But God had special events in mind for His people on this Pentecost at Jerusalem in A.D. 33. “When the day of Pentecost arrived, they were together in one place. And suddenly there came from heaven a sound like a mighty rushing wind, and it filled the entire house where they were sitting. And divided tongues as of fire appeared to them and rested on each one of them. And they were all filled with the Holy Spirit and began to speak in other tongues as the Spirit gave them utterance” (Acts 2:1-4).

The “all” who were “together” most likely included the entire group of Jesus’ disciples mentioned in Acts 1:13-15: the Twelve apostles, the women and Mary the mother of Jesus, the Lord’s brothers, and the rest of the company of persons, in all about 120. They may have been gathered in the house where the upper room was located, in one of the meeting rooms in the temple area, or in another place. They were gathered for worship and prayer, no doubt. Since they were sitting, they were most likely listening to one of the apostles speak.

The sound that filled the whole room did not merely come from the sky. It came from the dwelling place of the Most High. It came from God. Here was the fulfillment of John the Baptist’s prediction: “He will baptize you with the Holy Spirit and fire” (Luke 3:16) and Jesus’ promise: “In a few days you will be baptized with the Holy Spirit” (Acts 1:5). The baptism with the Holy Spirit and fire was occurring there in that place on that day.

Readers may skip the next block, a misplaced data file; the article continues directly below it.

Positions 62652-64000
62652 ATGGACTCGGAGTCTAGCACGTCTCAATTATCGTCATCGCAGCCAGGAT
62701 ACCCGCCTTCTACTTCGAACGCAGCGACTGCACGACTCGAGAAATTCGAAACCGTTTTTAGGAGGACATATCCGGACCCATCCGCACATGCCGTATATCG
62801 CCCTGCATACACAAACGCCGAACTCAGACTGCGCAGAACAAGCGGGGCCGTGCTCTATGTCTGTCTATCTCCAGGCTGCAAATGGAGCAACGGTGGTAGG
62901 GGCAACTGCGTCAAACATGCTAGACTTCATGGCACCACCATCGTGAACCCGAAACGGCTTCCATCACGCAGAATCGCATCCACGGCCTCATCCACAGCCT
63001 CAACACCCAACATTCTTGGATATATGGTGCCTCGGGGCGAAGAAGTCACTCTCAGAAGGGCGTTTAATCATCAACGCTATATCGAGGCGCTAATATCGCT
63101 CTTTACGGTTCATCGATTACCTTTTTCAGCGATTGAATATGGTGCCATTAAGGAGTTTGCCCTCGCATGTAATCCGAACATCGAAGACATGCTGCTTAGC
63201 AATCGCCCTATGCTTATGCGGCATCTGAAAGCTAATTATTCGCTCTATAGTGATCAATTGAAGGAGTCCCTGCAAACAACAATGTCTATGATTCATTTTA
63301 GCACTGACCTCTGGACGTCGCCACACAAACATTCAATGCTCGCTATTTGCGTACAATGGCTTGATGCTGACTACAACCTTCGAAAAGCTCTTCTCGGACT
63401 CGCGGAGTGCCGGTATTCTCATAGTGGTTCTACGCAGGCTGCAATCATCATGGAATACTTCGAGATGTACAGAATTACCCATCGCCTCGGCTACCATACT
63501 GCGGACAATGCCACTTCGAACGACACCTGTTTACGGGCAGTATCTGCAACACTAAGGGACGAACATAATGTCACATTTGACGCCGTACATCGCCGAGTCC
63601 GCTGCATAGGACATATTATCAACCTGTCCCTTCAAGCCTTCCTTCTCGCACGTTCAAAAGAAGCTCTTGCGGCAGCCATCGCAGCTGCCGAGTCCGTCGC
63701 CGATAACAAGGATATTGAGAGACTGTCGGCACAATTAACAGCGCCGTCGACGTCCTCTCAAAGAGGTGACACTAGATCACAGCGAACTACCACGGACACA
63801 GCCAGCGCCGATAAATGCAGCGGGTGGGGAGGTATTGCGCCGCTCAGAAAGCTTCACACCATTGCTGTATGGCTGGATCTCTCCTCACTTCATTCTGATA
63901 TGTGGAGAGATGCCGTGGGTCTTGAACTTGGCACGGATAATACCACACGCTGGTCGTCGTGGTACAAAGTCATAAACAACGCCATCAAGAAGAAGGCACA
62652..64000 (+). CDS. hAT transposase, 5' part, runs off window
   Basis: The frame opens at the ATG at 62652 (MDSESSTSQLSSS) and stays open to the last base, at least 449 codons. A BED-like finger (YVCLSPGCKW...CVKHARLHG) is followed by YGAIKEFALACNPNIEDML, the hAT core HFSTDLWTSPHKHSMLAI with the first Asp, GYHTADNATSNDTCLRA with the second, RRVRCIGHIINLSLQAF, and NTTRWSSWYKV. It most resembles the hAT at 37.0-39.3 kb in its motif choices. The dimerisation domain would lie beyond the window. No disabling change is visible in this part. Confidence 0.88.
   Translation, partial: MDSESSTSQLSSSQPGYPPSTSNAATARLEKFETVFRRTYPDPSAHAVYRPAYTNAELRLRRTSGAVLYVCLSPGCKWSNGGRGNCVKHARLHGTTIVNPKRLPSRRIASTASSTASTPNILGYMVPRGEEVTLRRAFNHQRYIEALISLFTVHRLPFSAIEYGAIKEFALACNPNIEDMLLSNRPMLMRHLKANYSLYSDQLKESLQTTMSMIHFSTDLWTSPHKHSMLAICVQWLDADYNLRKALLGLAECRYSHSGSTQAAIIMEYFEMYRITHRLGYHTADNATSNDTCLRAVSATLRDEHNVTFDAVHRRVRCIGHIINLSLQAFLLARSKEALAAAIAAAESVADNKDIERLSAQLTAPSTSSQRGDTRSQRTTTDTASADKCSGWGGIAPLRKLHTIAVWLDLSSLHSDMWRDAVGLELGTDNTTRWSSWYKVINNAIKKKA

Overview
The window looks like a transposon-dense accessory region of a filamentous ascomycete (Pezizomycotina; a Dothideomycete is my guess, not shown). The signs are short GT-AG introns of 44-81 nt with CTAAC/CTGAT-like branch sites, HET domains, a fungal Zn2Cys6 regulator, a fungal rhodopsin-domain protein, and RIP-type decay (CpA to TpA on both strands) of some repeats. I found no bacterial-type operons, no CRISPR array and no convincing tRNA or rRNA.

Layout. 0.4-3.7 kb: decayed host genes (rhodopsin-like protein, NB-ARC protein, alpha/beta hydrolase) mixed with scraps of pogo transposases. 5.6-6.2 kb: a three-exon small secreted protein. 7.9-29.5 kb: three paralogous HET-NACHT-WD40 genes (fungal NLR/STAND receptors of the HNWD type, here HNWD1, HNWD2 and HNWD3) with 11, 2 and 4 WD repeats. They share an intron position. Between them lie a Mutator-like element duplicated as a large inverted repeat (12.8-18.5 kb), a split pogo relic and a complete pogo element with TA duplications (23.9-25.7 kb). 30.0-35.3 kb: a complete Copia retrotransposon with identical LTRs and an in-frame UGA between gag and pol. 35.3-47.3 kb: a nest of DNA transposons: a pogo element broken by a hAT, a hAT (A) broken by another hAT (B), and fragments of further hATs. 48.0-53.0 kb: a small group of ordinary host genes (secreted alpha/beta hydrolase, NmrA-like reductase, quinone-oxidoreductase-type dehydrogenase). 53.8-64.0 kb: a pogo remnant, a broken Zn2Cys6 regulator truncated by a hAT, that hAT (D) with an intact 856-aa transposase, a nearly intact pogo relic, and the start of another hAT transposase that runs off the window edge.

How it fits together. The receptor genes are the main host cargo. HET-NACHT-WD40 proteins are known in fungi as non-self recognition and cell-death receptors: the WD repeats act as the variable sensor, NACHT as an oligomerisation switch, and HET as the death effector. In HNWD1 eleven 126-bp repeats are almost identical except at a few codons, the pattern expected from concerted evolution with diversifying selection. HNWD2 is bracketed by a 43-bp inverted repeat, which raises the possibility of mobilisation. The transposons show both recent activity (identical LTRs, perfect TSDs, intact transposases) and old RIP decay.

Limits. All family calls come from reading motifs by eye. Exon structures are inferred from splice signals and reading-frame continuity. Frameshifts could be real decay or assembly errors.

The tongues of fire came to rest on each person present. They all received the baptism of the Spirit, for each would have work to do in carrying out the Great Commission. Loudly and clearly all of them spoke in languages other than the language they normally spoke. They did not speak all at once, but each spoke as the ability was given. This was not babbling or incoherent speech; it was perfectly understandable to those who knew the languages.

The believers were now equipped and prepared to begin to carry out the assignment that the Lord had given to His Church. The dramatic signs—the sound, the fire, the ability to speak in other tongues—were signs for that particular time. Such signs did not always accompany the preaching of the apostles or the testimony of other believers, so we need not expect them today. However, the Spirit sent by Jesus is always present and active when the Gospel is spoken. He gives the Word its power, and He gives believers the power to speak the Word.

Because of wars and persecutions, also because of their business activities, Jews had been scattered throughout the Roman Empire and beyond it. They were known as Jews of the Diaspora, the “dispersion.” For various reasons they were in Jerusalem on this special day. Some of them had come just for the feast and would go back to their adopted nation once it was over. Others had come to live out their golden years back in their ancient homeland. All of them were “God-fearing”; that is, they tried to live in faithfulness to the God of Israel and in compliance with the Law of Moses.